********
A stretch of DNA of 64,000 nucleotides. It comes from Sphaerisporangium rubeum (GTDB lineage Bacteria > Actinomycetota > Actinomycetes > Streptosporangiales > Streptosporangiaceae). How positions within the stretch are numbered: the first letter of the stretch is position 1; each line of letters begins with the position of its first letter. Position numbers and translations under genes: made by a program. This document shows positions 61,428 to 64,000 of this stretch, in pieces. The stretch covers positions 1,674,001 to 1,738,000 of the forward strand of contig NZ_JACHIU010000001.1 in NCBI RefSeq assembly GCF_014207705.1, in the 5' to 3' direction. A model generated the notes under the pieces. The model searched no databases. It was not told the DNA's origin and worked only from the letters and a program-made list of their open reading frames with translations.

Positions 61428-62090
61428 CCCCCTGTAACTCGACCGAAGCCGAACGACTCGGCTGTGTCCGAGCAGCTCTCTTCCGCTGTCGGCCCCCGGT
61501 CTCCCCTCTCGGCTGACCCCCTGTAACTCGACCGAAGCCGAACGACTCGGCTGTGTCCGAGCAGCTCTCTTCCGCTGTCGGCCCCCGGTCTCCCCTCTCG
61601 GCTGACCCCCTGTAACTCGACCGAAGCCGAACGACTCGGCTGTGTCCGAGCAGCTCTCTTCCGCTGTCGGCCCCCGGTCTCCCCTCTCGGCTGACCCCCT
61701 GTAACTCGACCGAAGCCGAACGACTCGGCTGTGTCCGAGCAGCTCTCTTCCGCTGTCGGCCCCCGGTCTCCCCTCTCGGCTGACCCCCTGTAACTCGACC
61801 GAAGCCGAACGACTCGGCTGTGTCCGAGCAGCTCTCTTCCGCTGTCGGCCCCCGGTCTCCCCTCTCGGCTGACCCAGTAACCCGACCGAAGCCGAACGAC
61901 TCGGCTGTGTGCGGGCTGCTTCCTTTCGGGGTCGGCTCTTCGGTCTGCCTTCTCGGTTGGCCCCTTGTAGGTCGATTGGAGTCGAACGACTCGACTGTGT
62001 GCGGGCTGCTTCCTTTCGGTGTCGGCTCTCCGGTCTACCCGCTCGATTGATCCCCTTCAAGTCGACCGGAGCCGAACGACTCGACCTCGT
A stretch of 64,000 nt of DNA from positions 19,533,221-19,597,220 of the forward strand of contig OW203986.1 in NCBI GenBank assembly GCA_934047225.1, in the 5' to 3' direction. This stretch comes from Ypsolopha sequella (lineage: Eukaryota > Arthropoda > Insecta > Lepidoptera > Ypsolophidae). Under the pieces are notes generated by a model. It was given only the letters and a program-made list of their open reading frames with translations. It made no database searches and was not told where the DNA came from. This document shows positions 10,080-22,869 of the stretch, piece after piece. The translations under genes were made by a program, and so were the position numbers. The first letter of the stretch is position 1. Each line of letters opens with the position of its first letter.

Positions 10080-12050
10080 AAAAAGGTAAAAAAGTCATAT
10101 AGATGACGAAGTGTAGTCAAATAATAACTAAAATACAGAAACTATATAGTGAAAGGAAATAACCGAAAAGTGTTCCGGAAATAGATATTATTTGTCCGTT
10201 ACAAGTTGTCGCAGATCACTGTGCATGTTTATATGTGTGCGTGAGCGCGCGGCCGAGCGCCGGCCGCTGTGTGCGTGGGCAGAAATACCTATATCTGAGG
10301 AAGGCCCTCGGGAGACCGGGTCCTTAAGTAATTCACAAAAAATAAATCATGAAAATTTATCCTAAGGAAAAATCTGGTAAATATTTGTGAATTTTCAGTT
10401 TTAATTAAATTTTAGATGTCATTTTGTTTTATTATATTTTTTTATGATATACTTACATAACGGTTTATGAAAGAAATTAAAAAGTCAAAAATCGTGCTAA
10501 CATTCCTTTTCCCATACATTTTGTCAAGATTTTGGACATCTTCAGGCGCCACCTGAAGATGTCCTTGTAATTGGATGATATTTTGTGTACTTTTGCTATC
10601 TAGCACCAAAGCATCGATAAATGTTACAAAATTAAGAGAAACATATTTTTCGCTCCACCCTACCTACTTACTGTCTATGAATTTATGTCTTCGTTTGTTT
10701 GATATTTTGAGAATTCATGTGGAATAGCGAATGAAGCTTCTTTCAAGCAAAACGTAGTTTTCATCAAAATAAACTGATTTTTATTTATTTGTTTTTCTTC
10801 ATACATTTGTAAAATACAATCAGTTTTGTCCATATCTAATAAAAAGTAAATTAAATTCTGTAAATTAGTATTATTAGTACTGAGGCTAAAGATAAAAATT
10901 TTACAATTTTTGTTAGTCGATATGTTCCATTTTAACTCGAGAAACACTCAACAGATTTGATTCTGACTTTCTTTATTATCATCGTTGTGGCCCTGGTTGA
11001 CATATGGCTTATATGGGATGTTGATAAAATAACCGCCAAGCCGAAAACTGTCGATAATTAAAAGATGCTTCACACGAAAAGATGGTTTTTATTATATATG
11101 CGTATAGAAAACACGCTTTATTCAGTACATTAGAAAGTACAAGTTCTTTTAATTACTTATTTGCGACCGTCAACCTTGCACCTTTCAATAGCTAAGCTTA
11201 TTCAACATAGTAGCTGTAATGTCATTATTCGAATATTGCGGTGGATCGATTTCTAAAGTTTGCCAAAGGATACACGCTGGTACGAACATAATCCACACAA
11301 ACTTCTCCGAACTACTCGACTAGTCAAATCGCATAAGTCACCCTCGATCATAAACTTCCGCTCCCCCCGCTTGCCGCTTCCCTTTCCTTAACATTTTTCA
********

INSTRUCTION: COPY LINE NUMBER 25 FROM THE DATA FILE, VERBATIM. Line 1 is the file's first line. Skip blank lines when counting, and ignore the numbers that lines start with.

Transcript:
11301 ACTTCTCCGAACTACTCGACTAGTCAAATCGCATAAGTCACCCTCGATCATAAACTTCCGCTCCCCCCGCTTGCCGCTTCCCTTTCCTTAACATTTTTCA